Gender Differences in the Stressed-Out Brain
New neuroscience complicates gender theories which maintain that behavior is shaped by social expectations
By Signe Brewster
Press an American to explain the differences between men and women and you will get a whole gamut of answers. They might say women are more emotional. Or, they might say the only fundamental differences are reproductive organs and hormones, that everything else is a product of social expectations (i.e. nurture over nature).
Both answers are questionable. Until now there hasn’t been much neuroscience to prove it, but that’s all going to change soon. In February, the National Institutes of Health made it a requirement for grant applications to report the sex of the animals used in experiments.
Previously, most stress research had been conducted only on male mice. In response to the gender bias, a team of neuroscientists decided to conduct a study that compared the way the brains of male and female mice respond to stress. Their research, published in the Journal of Neuroscience in December, found that male and female mice both exhibit neurological signs of depression when they are stressed, but female mice show changes earlier.
The researchers identified a particular gene that is more active in female mice in response to stress. They then silenced this gene in female mice, causing them to produce the “male” pattern of genetic response that made them more resilient to stress. The researchers also overactivated the gene in males, replicating the “female” genetic response and making the males more prone to stress-induced depression. According to the introduction to the study, this same gene has been found to be overactivated in particular brain regions of depressed humans.
“The attitude has been that females were males plus estrogen,” says researcher Georgia Hodes of the Icahn School of Medicine at Mount Sinai, who led the study. “As much as males and females can do the same thing, their biology isn’t the same and we need to be cognizant of this when we come up with medical treatments.”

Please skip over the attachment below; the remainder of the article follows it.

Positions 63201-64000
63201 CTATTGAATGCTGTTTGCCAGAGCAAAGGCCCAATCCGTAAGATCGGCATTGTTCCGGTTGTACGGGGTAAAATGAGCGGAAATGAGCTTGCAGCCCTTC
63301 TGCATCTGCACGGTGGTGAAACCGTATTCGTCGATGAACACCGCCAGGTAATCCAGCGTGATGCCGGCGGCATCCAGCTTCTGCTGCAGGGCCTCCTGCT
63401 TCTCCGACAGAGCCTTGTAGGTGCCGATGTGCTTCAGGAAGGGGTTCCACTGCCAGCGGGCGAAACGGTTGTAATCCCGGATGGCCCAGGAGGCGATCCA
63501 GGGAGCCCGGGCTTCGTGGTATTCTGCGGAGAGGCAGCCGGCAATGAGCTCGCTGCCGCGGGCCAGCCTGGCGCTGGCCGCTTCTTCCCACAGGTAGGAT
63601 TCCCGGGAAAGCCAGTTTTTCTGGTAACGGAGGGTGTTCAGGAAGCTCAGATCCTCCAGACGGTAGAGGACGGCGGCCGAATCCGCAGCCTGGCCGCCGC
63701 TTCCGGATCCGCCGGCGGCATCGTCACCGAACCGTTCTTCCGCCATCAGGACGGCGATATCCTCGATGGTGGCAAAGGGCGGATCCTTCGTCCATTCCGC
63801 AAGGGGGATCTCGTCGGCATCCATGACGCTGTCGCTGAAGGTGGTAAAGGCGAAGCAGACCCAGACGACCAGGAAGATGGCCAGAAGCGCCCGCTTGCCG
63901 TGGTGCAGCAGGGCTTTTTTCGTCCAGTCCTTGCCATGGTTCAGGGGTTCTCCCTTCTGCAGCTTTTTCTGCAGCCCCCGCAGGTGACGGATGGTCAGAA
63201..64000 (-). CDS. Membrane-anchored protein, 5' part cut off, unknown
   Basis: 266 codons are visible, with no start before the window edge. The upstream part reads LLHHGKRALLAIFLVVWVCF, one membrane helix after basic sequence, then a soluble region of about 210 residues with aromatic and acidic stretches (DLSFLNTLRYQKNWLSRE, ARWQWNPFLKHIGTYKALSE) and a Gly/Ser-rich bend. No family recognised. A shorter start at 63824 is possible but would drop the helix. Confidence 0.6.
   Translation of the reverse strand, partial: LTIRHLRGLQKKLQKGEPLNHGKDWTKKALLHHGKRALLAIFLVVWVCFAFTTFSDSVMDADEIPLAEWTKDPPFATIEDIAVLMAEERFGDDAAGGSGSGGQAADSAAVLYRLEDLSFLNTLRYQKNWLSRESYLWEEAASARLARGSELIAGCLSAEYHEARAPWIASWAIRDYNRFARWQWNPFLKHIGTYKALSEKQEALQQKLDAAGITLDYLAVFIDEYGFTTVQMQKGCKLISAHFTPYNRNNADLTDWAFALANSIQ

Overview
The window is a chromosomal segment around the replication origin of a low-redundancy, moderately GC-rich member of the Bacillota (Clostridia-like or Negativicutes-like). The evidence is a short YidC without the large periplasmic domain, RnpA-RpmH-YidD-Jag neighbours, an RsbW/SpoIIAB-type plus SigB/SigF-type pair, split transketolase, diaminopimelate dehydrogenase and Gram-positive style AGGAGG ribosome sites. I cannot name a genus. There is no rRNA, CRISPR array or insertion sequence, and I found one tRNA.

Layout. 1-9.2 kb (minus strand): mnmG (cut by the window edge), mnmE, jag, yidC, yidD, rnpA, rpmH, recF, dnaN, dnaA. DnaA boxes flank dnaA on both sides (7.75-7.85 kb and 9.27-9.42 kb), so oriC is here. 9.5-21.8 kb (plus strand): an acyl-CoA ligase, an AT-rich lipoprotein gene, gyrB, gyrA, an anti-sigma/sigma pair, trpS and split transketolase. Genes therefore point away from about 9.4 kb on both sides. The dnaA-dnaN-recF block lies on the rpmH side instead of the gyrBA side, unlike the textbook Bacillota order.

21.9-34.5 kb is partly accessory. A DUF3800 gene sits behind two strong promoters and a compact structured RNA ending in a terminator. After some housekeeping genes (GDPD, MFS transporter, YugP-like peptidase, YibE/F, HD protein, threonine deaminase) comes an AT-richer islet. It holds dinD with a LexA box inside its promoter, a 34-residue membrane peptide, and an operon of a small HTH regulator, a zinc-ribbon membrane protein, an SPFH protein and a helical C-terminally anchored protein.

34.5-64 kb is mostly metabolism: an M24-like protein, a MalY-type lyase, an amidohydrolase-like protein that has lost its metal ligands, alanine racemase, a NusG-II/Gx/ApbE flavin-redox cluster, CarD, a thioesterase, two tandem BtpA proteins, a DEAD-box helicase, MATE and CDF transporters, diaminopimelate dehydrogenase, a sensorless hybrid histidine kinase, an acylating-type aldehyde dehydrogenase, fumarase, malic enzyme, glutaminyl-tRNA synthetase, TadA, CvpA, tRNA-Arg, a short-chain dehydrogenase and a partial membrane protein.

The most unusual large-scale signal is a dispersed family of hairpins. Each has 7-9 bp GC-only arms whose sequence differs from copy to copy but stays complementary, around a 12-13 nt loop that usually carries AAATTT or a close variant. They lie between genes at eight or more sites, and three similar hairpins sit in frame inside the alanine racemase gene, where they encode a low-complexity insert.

University of California, Irvine, neurobiology professor Larry Cahill has spent years speaking out about the differences between male and female brains, and calling for change at the basic research level.
“If there are sex influences on brain function everywhere, at all levels, and as a field we’re still pretending they’re not there, that’s bad. That’s bad in particular for women.”
– Larry Cahill
“Our history of understanding biological differences in the brains of men and women is that we haven’t tried to understand it,” Cahill says. “We haven’t tried to understand it because we overwhelmingly assumed there was nothing there to talk about it. That’s how it has been for basically the history of neuroscience.”
For decades, female subjects were mostly excluded from human clinical trials. A 1977 Food and Drug Administration guideline banned studies from including women who had the potential to become pregnant — and, as a result, develop birth defects. As scientists believed differences between men and women stopped at their reproductive differences, few questioned the omission.
The practice of relying on men for human clinical trials didn’t begin to reverse until 1988, when the U.S. government began issuing new guidelines for including women. By this time it had become clear that men and women were not the same, that they responded differently to different drugs.
“We’ve reached a critical mass of data, especially from the last 15–20 years, showing without any question anymore that there are, in fact, sex influences everywhere in brain function,” Cahill says. “We’ve already reached the main take-home message, which is…If there are sex influences on brain function everywhere, at all levels, and as a field we’re still pretending they’re not there, that’s bad. That’s bad in particular for women.”